Kimball & Morton's Pride
by Erin Jones
ISMACS News 99
Dispatched by a caring mother (caring about sewing machines, that is) Erin Jones, daughter of ISMACS' Secretary and Membership Secretary, made the pilgrimage to view…
Okay, so you guys know what it is, and know far more about it than we ever will, but Sarah and I visited the Kimball and Morton lion machine at Bonhams, in the Fine Mechanical Music and Scientific Instruments sale, before it was placed in the auction.
We'd been informed before we went that there would be a wine and canapés reception 'for the punters', which was a major draw. Never ones to turn down free drink, we absorbed the information kindly provided by Lawrence Fisher of Bonhams, having been presented with the lion's 'feet' on our arrival. These had been kept in a locked cupboard due to their removability, together with a photocopy of the front page of the second generation lion's brochure which had been found in the drawer of the machine.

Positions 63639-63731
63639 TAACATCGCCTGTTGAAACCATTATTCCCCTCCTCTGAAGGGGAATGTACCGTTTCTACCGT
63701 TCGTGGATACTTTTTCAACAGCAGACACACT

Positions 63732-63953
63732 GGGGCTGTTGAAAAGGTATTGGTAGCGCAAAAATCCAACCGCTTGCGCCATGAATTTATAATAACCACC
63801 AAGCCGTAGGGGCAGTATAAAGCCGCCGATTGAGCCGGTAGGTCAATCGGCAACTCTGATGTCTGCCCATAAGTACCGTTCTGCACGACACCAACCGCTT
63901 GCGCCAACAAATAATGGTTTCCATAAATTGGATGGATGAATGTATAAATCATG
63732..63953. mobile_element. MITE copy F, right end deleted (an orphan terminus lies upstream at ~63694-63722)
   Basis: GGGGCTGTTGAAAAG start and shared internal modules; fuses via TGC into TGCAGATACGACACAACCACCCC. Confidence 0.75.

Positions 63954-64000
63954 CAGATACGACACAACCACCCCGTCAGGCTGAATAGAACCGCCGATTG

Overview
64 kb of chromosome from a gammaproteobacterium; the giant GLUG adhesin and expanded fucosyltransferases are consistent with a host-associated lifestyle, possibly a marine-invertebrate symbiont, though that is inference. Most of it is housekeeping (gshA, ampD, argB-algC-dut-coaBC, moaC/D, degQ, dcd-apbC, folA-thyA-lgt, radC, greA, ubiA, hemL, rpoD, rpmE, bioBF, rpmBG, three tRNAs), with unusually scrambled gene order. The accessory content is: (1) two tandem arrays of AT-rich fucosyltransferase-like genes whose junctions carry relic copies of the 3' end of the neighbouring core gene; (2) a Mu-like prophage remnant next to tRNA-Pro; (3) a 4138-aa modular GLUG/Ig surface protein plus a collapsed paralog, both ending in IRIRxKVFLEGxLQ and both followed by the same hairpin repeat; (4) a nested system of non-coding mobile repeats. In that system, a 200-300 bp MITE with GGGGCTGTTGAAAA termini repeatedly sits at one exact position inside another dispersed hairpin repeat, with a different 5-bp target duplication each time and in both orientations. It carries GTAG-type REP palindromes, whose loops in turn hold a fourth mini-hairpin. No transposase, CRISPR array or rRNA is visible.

On inspection of this document we surmised that the artistic merit of the earlier machine far surpassed that of the second model and we both agreed that we would prefer to own the first generation machine if we were ever to buy one.
I didn't think that it was the prettiest machine I had ever seen - I am not a connoisseuse - however, it certainly was one of the more unusual. The machine appeared as if it were a Vogue model, proudly standing on a dais inside the door of the viewing room, allowing us to photograph it from every conceivable angle.
Lawrence, meanwhile, had progressed around the room, winding up every barrel organ, symphonium and music playing object and letting them play; whether they had been tuned or not. We finished our wine while investigating the rest of the lots, which included automatons, glass wasp traps and electric corsets(?); the highlight being the brief vision of an oiseau chantant doing its thing before disappearing under the flap. A very weird mixture of stuff, indeed.
Then we went over to Harrods where the staff were officious and overbearing. And almost wished we were back in Bonham's listening to the barely tuned barrel organs.